The National Basketball Association (NBA) and National Basketball Players Association (NBPA) are helping to usher in a new era in sports and cannabis with a new, tentative deal.
While the deal must still be ratified by players and team governors before it’s official, it’s looking like the NBA will not only remove cannabis from its banned substances list for players—it also plans to allow players to promote and invest in cannabis companies, as reported by The Athletic.
These new details emerge in a seven-year collective bargaining agreement that came together last weekend. The agreement would formally codify the league’s decision to temporarily suspend cannabis testing for the past three seasons, officially removing cannabis drug testing requirements for athletes.
The NBA’s New Path Forward
The move is a long time coming. NBA Commissioner Adam Silver signaled back in 2020 that the Association’s temporary policies could one day become permanent after initially suspending cannabis testing.
“We decided that, given all the things that were happening in society, given all the pressures and stress that players were under, that we didn’t need to act as Big Brother right now,” Silver said at the time. “I think society’s views around marijuana has changed to a certain extent.”
In 2021, Weedmaps also announced its partnership with NBA star Kevin Durant, teaming up for a multi-year partnership aimed at destigmatizing cannabis and showcasing the plant’s potential in aiding “athlete wellness and recovery.”
While other professional sports leagues have steadily moved in a similar direction, the NBA stands apart with its aim to let players promote and invest in cannabis companies. The deal would also allow players to invest in NBA and WNBA teams as well as sign non-gambling endorsement deals with sports betting companies.
Reigniting the Conversation of Cannabis and Sports in the NBA
The conversation of cannabis and sports has reached new heights as the industry continues to grow. Retired athletes like Ricky Williams have opened up about their cannabis use and its benefits during their careers and beyond, especially as it relates to gameplay-related symptoms like chronic pain or achy joints.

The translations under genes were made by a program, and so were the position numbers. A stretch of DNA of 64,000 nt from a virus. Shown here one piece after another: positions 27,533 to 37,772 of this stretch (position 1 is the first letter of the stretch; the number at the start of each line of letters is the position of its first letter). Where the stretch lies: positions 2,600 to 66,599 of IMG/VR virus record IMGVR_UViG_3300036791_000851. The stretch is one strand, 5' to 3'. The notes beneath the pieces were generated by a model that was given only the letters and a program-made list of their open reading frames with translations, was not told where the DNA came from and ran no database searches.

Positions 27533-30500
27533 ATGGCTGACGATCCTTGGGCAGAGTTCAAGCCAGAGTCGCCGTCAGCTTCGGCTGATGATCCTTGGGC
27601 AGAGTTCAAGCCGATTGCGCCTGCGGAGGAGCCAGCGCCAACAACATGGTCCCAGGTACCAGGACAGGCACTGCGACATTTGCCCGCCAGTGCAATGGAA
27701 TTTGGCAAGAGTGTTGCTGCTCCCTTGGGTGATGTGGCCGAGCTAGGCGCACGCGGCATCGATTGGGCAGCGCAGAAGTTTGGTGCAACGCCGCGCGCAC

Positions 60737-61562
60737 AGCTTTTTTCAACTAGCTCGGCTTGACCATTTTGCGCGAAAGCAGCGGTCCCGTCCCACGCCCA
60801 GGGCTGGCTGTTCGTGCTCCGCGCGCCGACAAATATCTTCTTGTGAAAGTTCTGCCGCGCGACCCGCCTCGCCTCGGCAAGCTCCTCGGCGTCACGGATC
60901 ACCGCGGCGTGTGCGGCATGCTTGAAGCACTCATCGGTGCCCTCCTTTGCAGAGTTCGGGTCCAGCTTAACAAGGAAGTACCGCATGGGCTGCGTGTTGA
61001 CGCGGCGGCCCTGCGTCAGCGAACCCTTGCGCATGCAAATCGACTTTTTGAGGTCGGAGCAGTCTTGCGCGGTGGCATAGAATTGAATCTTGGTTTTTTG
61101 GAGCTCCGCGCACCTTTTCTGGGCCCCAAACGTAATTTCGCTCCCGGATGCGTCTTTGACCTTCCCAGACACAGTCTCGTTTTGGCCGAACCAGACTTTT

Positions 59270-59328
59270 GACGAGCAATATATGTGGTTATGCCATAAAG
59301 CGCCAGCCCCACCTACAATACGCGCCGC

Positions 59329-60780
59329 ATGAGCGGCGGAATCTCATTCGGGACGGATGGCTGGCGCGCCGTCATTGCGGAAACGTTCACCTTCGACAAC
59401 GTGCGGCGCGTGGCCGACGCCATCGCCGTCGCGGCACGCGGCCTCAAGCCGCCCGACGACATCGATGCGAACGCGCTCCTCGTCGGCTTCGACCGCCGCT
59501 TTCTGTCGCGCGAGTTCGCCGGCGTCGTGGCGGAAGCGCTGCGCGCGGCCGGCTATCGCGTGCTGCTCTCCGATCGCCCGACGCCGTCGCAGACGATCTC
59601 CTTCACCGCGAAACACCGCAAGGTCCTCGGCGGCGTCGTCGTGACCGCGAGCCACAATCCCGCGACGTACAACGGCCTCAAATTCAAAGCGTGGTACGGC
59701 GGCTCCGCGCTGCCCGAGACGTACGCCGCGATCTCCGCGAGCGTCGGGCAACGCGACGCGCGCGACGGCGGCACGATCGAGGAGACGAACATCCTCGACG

In a 2019 interview with High Times, Williams said the NFL is improving with its approach to cannabis, though he believed they could also do more.
“The NFL is a powerful corporation that carries a lot of clout, and if they did modify their approach more significantly, it could create a lot of change in the world,” Williams said.
Sha’Carri Richardson notably sparked renewed interest in cannabis policy in sports in 2021, after she was suspended and unable to compete in the 2020 Tokyo Olympics for testing positive for THC following the death of her mother. She’s said that she would feel “blessed and proud” if her story sparked broader policy change for other athletes.
The topic of cannabis and sports also came up in 2022 after U.S. basketball player Brittney Griner was detained in Russia over the possession of a THC vape.
As athletes continue to open up about their cannabis use as it relates to their health and wellness, research continues to affirm that cannabis and cannabinoid products have the potential to aid in athletic training and recovery, though more research is needed on the topic as a whole.
Progress for Cannabis in Sports
As the NBA takes the lead in this conversation, other major sporting leagues have steadily moved in a similar direction.
During the 2021 offseason, the NFL and NFL Players Association agreed on a change to the league’s cannabis policy. The updated policy says that players must test for cannabis just once a year, at the start of training camp. Previously, players who failed the test were subject to lengthy suspension, but now they are only subject to a fine.
In 2022, the NFL also authorized $1 million in grants for two studies that would examine the efficacy of cannabis and its compounds to manage pain in football players and provide neuroprotection from concussions.
MLB has also taken a more progressive stance in the last several years. In 2020, it clarified that players would not be punished for using cannabis, just a few months after removing cannabis from its list of banned substances. Prior to the change, players who tested positive for THC were referred to mandatory treatment, and those who failed to comply faced a fine of up to $35,000.
In 2021, Ultimate Fighting Championship (UFC) announced it would no longer punish fighters for positive cannabis tests.
The official NBPA Twitter account shared the news release announcing the tentative deal on April 1, which confirms that “specific details will be made available once a term sheet is finalized.”